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Cease The War In Afghanistan

Our mission has been done since December, 2001.

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By Kenneth Casey | United States

American troops have been fighting a war in Afghanistan for over 17 years, making it the longest war in American history. It all began in 2001, in response to the September 11 attacks on the World Trade Center in New York City.

To understand just how long we’ve been fighting the war in Afghanistan, here’s a list of things that have happened each year since the United States’ invasion:

  • 2001: On the day George W. Bush finalizes his plan to invade Afghanistan, Fallin’ by Alicia Keys is atop the Billboard charts.
  • 2002: The first film of the Spider-Man trilogy is released. 
  • 2003: The U.S. launch an invasion in another middle-eastern country, Iraq.
  • 2004: Mark Zuckerberg and friends launch social media platform Facebook.
  • 2005: Hurricane Katrina causes 1,833 fatalities and impairs the city of New Orleans.
  • 2006: Social Networking service Twitter is created by Jack Dorsey, Noah Glass, Biz Stone, and Evan Williams.
  • 2007: Apple! announces their plan to create the iPhone.
  • 2008: America elects their first African-American president, Barack Obama.
  • 2009: Cryptocurrency Bitcoin is created by an unknown person under the alias Satoshi Nakamoto.
  • 2010: An earthquake in Haiti affects more than 3 million people and results in the death of around 230,000.
  • 2011: The Iraq War concludes, as the final U.S. Troops stationed there are withdrawn.
  • 2012: Hurricane Sandy affects 24 states and causes 233 fatalities overall.
  • 2013: Edward Snowden divulges classified NSA documents to journalists and eventually to the public.
  • 2014: America’s first marijuana store opens in the state of Colorado.
  • 2015: The United States supreme court rules in favor of legalizing same-sex marriage nationwide.
  • 2016: For the first time since 1908, the Chicago Cubs win the World Series.
  • 2017: For the first time in 99 years, a solar eclipse was visible to most of America.
  • 2018: Kim Jong-un became the first North Korean leader to step foot onto South Korean soil.

The original intent of invading Afghanistan was to defeat and overthrow the Taliban, which had granted asylum to Osama Bin Laden, the mastermind behind the September 11th attacks. Although you may not agree with Bush on invading the country and think he should have just agreed to negotiate with the Taliban for the handing over of Osama Bin Laden instead, the Taliban government was overthrown as leaders of the Afghanistan government in December of 2001. The U.S. had completed their original mission and could have left the war at this point.

But they decided to stay in order to build up a government in Kabul, Afghanistan, which later proved to be one of the classic examples as to why nation-building is an awful idea. Many people of the Pashtun population of Afghanistan objected to the U.S. building up their own government in Kabul, and the U.S. decided to stay even longer to take on the people they considered enemies of this new government they had helped create.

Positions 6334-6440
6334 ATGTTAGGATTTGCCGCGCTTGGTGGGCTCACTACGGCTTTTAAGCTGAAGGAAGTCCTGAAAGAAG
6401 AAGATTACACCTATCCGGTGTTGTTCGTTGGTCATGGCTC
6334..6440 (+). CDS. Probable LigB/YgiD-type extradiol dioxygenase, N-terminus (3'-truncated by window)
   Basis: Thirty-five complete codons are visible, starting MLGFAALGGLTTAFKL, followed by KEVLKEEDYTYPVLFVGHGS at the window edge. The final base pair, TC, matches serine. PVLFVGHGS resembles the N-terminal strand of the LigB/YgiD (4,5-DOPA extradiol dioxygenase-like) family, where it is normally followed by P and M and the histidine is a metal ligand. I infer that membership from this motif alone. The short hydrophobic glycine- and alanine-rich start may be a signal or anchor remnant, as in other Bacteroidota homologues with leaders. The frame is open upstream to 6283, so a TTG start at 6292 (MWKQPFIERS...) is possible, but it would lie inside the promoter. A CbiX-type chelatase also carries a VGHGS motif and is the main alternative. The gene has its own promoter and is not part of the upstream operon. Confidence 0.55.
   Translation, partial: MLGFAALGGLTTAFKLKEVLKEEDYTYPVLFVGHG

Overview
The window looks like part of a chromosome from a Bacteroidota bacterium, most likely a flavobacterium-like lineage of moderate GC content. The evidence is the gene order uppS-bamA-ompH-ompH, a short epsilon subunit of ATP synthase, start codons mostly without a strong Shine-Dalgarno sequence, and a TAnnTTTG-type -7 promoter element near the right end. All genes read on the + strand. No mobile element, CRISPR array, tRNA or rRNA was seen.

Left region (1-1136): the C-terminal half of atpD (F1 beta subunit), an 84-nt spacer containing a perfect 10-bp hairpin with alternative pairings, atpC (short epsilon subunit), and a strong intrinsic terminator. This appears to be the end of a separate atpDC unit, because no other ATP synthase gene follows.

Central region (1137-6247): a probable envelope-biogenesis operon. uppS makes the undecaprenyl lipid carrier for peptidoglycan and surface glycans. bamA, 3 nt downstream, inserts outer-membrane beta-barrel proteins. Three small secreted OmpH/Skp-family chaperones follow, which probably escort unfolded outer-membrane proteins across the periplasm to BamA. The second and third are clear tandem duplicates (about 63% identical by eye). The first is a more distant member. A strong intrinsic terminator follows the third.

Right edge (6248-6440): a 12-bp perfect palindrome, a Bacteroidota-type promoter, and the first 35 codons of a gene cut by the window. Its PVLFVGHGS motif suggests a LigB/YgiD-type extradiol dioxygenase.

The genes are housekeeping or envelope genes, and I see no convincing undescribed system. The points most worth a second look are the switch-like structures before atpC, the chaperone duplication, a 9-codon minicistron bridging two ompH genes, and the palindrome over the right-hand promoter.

The U.S. invaded Afghanistan with the intent of accomplishing one thing which caused another problem, and once that problem was fixed another problem came about, and eventually, we got ourselves in such a big of a quagmire that it was basically impossible that we’d ever been able to come out victorious.

Since the invasion in 2001, it’s been reported that almost 2,200 American soldiers have lost their lives in the war. These fatalities to our troops are unnecessary and could have been avoided if we weren’t engaged in this now useless war with no clear strategy or intent ahead. This is the most important reason why we should bring the troops home and cease war.

The second most important reason is our debt. Currently, we sit in over $21 Trillion dollars of debt. In our time in Afghanistan, we’ve spent almost a trillion dollars, estimates Anthony Cordesman, the chair in strategy at the Center for Strategic And International Studies. The government has wasted a lot of taxpayer money overseas in a war that has killed a lot of civilians for over 17 years now. Policing the world should not be America’s job, and Americans do not want their tax money being spent wastefully overseas when, at the very least, it could be spent towards more productive things back home (although preferably just cut).

As Rand Paul puts it: “We went from striking back against those who attacked us, to regime change, to nation-building, to policing their country for them.” Clearly, we’ve steered away from our original intentions in Afghanistan and we’ve faced the consequences of wasting a ton of U.S. taxpayer money and our soldiers dying because we’ve been stubborn and refused to cease the war.

When Donald Trump was elected President of the United States, I was optimistic about his stance on the Afghanistan War. It was often difficult to pinpoint The Donald’s stances on Foreign Policy during the campaign trail, sometimes sounding like a non-interventionist or an isolationist, other times sounding as hawkish as John Bolton. So although his rhetoric on the campaign trail was mixed and confusing, he did claim at one point that getting involved in Afghanistan in the first place was a mistake and one would think to end useless wars and wasted taxpayer money overseas would go along with his so-called “America First” platform that he campaigned on.

Unfortunately, last year he arranged to add around 4,000 more troops to Afghanistan to the already ridiculously high number of troops present in the country. Although for right now it seems his desire to flex the military muscle outweighed his desire to put America first, I hope that by the end of his term he comes to his senses and declares that enough is enough in Afghanistan.


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